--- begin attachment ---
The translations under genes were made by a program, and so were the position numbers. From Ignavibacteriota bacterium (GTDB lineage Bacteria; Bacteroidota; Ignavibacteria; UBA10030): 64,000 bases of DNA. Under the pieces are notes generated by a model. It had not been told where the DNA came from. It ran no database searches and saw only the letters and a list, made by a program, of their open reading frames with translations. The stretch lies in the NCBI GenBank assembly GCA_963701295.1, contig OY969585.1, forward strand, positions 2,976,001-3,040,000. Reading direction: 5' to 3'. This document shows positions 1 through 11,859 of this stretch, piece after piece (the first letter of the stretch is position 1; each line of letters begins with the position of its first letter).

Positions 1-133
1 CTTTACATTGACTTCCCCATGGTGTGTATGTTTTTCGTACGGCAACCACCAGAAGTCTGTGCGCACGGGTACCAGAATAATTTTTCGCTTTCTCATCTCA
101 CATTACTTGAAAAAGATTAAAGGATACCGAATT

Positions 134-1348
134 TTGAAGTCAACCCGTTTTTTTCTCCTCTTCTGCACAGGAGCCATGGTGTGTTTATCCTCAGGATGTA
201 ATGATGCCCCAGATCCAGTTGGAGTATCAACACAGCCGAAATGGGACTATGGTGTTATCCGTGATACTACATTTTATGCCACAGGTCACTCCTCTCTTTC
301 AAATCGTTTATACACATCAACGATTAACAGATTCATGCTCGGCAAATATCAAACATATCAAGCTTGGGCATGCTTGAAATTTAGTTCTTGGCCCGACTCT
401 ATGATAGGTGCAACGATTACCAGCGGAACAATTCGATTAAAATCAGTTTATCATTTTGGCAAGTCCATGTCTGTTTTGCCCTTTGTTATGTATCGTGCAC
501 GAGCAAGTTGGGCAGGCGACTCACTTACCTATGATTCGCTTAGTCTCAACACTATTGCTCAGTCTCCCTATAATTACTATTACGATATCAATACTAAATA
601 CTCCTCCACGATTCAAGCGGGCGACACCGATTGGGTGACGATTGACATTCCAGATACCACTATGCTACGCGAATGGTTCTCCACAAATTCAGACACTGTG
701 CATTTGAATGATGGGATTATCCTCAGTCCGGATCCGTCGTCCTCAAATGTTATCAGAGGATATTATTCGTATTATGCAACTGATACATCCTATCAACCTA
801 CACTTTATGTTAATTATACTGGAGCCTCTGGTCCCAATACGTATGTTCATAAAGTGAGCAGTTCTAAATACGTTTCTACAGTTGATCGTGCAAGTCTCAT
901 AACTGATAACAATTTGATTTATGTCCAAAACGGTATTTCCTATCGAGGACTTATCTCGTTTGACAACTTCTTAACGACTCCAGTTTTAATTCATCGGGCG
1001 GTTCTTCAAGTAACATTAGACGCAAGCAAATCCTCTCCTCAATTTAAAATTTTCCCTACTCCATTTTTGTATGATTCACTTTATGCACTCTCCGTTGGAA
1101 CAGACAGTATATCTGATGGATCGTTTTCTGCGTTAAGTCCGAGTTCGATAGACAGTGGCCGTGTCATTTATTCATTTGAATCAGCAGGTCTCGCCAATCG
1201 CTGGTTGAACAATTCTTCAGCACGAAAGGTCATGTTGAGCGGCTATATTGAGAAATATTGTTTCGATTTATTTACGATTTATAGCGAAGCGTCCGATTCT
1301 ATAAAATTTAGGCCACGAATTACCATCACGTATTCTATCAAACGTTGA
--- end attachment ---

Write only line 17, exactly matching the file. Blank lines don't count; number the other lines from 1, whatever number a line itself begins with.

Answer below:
1201 CTGGTTGAACAATTCTTCAGCACGAAAGGTCATGTTGAGCGGCTATATTGAGAAATATTGTTTCGATTTATTTACGATTTATAGCGAAGCGTCCGATTCT